Another thing too, in the new photo's he actually looks a lot like what Noodle gets every spring, his vet said it was a grass/pollen allergy, honestly if that's the case, it's in the environment and not his diet, good luck, there's really not a lot you can do anyway for them except move to a different location, and that's not a guarantee either.
Not to be so negative on the subject, really, but I've been there, still live there, and I really wish I had an option for you! Best thing I can come up with, put him on a new very limited ingredient diet for just one month and see what happens. Just found out while looking up canned food options (I can only get beef, chicken, or turkey to cook my own foods) Canine Caviar sells a Beaver formula, heck, you never know!
If you haven't tried it yet, I would go with a raw diet, and a single, novel protein, something he's not likely had before and just that. In Canada there is Carnivora that does patties, not sure what there is in the states, but for cases like this that's usually what we end up working on - they get something like rabbit or elk that they'd not had before, no treats, no supplements, just that, and see. If that doesn't work they try a different meat, same thing, see how it goes after a month or two. Then slowly add in other meats and ingredients to find what works and what doesn't work.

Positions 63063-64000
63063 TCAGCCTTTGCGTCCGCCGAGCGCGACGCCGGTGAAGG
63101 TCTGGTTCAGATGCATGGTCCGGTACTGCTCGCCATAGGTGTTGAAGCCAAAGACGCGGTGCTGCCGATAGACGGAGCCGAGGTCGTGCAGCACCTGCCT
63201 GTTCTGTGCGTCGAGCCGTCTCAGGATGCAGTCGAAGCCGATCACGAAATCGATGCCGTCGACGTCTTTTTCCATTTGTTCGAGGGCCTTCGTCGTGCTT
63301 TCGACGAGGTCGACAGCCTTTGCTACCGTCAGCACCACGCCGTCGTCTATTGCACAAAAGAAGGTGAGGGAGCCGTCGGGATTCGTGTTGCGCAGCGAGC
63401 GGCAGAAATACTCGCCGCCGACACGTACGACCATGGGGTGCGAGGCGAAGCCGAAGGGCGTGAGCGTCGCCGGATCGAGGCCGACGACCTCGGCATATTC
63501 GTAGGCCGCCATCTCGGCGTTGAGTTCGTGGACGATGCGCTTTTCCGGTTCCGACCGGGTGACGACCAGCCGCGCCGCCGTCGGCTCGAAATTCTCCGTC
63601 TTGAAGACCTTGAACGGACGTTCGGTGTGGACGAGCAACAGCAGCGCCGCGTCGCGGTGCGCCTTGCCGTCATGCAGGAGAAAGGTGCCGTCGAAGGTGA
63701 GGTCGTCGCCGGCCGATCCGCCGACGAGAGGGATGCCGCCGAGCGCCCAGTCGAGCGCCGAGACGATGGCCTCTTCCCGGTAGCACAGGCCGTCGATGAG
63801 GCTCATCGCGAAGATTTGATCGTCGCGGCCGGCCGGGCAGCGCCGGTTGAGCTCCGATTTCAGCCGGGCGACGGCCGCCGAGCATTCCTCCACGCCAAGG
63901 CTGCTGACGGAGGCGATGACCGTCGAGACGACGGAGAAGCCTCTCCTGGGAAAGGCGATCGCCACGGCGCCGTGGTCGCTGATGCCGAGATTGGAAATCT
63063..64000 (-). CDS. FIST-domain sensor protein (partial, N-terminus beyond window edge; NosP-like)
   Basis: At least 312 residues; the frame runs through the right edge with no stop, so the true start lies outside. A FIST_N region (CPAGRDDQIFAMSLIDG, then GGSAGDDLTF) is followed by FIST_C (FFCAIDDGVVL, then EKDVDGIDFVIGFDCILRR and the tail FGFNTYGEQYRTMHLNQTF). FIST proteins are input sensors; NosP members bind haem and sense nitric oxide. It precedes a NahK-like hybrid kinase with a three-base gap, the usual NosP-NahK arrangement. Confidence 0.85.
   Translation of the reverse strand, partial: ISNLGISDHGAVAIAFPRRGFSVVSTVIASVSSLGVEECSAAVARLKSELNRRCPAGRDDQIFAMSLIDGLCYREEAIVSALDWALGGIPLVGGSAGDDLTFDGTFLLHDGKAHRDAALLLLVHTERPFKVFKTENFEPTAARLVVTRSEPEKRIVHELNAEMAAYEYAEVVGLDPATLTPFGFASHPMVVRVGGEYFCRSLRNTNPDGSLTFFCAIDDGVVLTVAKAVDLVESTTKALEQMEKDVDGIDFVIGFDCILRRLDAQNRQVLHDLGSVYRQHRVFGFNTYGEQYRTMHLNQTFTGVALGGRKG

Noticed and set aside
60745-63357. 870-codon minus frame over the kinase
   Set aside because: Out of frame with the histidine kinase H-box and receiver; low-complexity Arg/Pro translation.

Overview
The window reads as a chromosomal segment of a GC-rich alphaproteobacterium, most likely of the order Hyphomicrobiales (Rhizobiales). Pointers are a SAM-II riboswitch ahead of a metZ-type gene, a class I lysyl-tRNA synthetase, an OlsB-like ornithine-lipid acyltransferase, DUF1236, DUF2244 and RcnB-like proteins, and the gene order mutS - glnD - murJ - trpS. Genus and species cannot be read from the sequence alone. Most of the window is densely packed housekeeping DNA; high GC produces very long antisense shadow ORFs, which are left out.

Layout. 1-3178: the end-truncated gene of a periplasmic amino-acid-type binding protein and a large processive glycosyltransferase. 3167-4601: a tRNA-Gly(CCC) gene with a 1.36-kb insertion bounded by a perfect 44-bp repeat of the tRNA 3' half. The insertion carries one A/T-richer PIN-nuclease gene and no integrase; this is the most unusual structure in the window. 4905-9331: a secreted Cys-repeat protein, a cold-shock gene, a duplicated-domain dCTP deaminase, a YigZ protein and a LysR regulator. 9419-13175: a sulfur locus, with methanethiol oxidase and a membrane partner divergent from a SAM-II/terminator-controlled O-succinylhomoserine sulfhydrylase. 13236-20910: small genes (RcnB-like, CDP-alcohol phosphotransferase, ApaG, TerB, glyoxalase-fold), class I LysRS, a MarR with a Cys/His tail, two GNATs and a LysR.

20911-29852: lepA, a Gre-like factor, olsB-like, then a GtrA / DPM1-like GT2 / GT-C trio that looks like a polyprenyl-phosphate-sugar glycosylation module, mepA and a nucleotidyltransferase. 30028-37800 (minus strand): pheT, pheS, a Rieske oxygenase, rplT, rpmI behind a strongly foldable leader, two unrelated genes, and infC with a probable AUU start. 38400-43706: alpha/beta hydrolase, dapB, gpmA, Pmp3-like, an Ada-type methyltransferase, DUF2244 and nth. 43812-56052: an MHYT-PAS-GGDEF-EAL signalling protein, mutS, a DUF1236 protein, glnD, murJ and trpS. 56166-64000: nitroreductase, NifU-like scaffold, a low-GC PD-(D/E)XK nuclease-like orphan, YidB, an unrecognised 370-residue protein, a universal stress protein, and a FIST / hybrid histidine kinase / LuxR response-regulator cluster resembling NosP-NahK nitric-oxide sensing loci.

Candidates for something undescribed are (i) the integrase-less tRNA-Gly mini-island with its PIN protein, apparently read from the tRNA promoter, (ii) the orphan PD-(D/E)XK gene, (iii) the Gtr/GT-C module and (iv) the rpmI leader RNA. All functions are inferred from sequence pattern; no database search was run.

A lot of kibbles you're hoping the company doesn't screw up ingredients, or forgets to clean the machines or whatever, and they have a lot of ingredients, so that doesn't help either.
Just food for thought, poor guy! I know the one holistic vet also will have the dogs do a course of cortisone etc. as needed to get the issues under control while changing, then wean off in hopes the diet prevents the cycle from continuing.